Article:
DK: Do you literally ever get to the point, say on Monday or whenever, that deadline is on Tuesday, where you have to remind yourself—other than that the column's due—of this notion of OK, is there a dialogue with yourself; this is OK. What is it that I care about? Or does that just flow at the point when you decide to write?
RE: At this point, it kind of flows. And I just have to trust it. And I sat down to write a column last—a couple weeks ago... and when it's not coming out, when it's like I feel like I'm pushing and pulling it, I'm just forcing it; then I know something's amiss.
RE: And so what will happen is I'll do that, because you have something on paper. And that and inevitably I walk into the office and the managing editor will say, “Where's your column.” And I'll say, “I don't like it.” And I'll sit down at my computer and then, within ten minutes, something that I really care about comes out. And I just live with it. Sometimes I think you know it could be... I just have to trust myself. Sometimes those are my best columns, and sometimes not. But at least honest to myself.
DK: So, I have thought often, and seen, through real experience that the notion of trusting oneself and what you bring, what you can bring, is a key to successfully communicating in general. There's an old saying that I remind some clients of—that it's hard to lead a cavalry if you think you look funny on a horse. Meaning that you've got to be in the right frame of mind to produce something worth following. So what I wonder is do you ever have to get to Tuesday and you've written somethin' and you've turned it in and like you said you're probably gonna let it go, but where you're not as happy as you'd like to be.
RE: I’d say every Tuesday.
DK: Every Tuesday.
RE: I wish I had more time... I mean doesn't everybody have this problem? I know I do with conversations, as well. I mean isn't the thing you wish you had said—the conversation you wish you had had... so there's a sentence you left out or... the deeper thought that you didn't quite get to in the piece? Also I’m limited to eight hundred fifty words in print and we have to which is this thing a few people still publish on and still read and so eight hundred fifty words is not much.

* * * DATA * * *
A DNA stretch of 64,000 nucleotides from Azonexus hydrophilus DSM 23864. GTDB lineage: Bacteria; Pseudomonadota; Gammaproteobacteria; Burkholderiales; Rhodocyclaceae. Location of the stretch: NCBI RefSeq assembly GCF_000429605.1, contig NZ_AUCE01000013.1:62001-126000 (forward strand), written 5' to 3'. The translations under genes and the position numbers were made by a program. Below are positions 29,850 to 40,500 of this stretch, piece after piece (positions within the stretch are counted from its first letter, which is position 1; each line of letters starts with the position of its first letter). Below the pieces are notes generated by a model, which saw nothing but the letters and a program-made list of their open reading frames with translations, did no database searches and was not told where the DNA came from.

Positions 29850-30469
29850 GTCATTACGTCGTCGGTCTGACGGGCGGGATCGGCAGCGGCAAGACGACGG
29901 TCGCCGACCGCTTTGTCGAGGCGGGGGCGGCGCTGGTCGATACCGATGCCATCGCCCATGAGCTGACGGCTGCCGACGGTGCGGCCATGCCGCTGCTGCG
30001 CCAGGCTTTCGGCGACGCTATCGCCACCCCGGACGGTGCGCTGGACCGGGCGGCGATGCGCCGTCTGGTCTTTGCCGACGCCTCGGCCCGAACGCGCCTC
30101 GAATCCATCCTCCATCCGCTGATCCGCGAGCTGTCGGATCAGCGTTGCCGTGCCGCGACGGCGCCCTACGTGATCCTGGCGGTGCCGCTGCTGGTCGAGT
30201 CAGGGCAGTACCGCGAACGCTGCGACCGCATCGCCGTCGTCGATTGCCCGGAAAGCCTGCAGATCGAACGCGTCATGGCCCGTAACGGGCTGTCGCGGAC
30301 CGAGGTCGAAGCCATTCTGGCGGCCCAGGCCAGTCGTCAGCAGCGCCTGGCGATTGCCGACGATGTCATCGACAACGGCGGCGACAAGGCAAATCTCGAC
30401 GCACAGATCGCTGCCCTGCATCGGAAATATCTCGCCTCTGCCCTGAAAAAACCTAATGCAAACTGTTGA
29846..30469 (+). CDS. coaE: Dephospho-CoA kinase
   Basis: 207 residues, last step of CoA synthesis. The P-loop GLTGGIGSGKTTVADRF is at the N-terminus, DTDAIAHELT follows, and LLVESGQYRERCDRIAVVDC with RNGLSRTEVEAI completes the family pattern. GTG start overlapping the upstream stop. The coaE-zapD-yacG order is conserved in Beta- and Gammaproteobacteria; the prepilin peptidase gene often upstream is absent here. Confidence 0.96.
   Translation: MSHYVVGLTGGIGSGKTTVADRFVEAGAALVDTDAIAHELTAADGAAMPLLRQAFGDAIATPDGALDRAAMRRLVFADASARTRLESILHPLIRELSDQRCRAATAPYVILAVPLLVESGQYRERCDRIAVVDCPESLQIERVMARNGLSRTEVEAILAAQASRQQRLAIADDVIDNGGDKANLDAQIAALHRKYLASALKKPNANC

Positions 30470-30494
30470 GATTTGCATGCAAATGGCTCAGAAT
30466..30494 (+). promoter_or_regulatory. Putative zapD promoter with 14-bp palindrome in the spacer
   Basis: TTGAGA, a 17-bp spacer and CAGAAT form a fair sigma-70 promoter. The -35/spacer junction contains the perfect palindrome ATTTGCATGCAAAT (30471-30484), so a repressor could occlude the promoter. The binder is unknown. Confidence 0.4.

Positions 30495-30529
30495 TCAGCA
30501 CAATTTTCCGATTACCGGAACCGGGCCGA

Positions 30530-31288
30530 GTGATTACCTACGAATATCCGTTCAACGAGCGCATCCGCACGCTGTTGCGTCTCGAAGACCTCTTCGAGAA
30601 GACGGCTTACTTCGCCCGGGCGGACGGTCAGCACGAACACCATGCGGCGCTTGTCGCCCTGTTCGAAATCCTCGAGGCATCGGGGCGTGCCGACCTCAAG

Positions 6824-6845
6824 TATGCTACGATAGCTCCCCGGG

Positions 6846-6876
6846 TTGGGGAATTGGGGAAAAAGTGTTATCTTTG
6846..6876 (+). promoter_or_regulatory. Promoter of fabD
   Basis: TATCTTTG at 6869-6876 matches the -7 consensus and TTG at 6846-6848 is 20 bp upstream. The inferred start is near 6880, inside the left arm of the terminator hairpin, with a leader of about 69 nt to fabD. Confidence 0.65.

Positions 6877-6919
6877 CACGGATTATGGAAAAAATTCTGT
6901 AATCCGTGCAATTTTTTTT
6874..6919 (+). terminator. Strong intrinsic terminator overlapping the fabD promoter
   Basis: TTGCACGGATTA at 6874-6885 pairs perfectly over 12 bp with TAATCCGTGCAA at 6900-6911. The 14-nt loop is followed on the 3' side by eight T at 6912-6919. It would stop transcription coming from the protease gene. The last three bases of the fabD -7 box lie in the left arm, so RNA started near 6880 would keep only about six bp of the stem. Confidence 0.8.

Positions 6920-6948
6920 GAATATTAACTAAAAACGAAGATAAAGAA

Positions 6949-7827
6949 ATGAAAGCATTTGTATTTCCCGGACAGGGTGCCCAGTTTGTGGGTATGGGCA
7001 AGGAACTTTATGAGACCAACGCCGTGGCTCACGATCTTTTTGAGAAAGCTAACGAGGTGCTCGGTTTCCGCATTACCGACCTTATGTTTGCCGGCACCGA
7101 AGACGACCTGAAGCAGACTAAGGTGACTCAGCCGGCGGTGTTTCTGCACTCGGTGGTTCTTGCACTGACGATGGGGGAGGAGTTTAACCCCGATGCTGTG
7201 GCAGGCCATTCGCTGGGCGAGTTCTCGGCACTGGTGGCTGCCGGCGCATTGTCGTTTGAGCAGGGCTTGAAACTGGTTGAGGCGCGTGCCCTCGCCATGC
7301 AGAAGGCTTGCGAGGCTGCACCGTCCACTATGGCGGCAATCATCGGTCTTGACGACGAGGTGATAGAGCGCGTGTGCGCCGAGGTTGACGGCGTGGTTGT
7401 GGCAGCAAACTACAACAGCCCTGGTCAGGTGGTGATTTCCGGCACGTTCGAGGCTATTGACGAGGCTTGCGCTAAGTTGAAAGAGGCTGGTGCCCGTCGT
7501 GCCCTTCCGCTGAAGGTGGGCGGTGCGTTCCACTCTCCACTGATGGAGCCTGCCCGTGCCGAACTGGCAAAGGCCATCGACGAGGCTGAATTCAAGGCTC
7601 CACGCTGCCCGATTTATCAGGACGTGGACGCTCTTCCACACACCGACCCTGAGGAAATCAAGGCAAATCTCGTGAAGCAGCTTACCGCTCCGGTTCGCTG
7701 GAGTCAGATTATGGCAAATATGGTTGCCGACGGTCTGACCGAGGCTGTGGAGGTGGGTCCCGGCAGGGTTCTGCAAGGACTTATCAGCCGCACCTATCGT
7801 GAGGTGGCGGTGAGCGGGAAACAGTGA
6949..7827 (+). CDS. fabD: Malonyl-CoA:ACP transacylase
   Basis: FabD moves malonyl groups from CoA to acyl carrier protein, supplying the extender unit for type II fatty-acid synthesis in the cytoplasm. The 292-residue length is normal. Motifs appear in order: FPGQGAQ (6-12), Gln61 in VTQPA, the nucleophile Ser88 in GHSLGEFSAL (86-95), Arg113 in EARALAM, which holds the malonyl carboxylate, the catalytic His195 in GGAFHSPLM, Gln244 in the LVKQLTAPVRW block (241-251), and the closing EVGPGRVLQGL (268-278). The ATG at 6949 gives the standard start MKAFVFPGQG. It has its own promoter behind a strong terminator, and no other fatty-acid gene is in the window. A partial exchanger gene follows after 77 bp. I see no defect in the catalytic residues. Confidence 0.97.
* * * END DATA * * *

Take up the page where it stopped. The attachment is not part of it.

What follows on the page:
DK: No, no.
RE: Online I could write longer, but I tend to leave it alone once I've done it.
RE: So yeah it happened. I don't think I'm really ever that satisfied, but then I thought you know if I had a month to write a column would it be that much different; I don't know.
DK: Yeah. So what were people as you sat around this conference table what are people talking about around the Seder table or in conversations that even your colleagues are hearing about? Just give us a little time frame.
RE: Well this Passover was about what the President's press secretary said about Hitler and gassing, when Hitler didn't gas people.
RE: And then. I think there was some Trump talk. That was the big thing this Passover; a lot of dropped jaws over that.
RE: And then you know the other thing is—like at our Seder table, we really didn't talk about Trump.
DK: What did you talk about?
RE: Family. You know, we had family. You don't see your family that much, and when you do, you're always busy. And so, when you finally have a chance to get together, and just catch up with the kids and what's going on in their lives and... brother, and with your friends and it wasn't—it felt like it was too good for Trump.
DK: Don't waste it on him, right?
RE: We don’t want to waste another minute, another conversation on him... so we just talked about other stuff. And we're also doing a Seder—and I have this advantage of having been married to somebody who really knows a lot about that stuff—so we asked questions about Passover and about spirituality, and liberation, and what it means, and it got good.
DK: Yeah, and the people around you want to live—I've said it many Seder tables where a certain member of our family forces us to try to converse in a certain way. Yeah, asked the big question; let's go around and hear everybody's answer. And the kids somehow are able to go to the bathroom at that point and the whole thing dies off quick, and we all resist.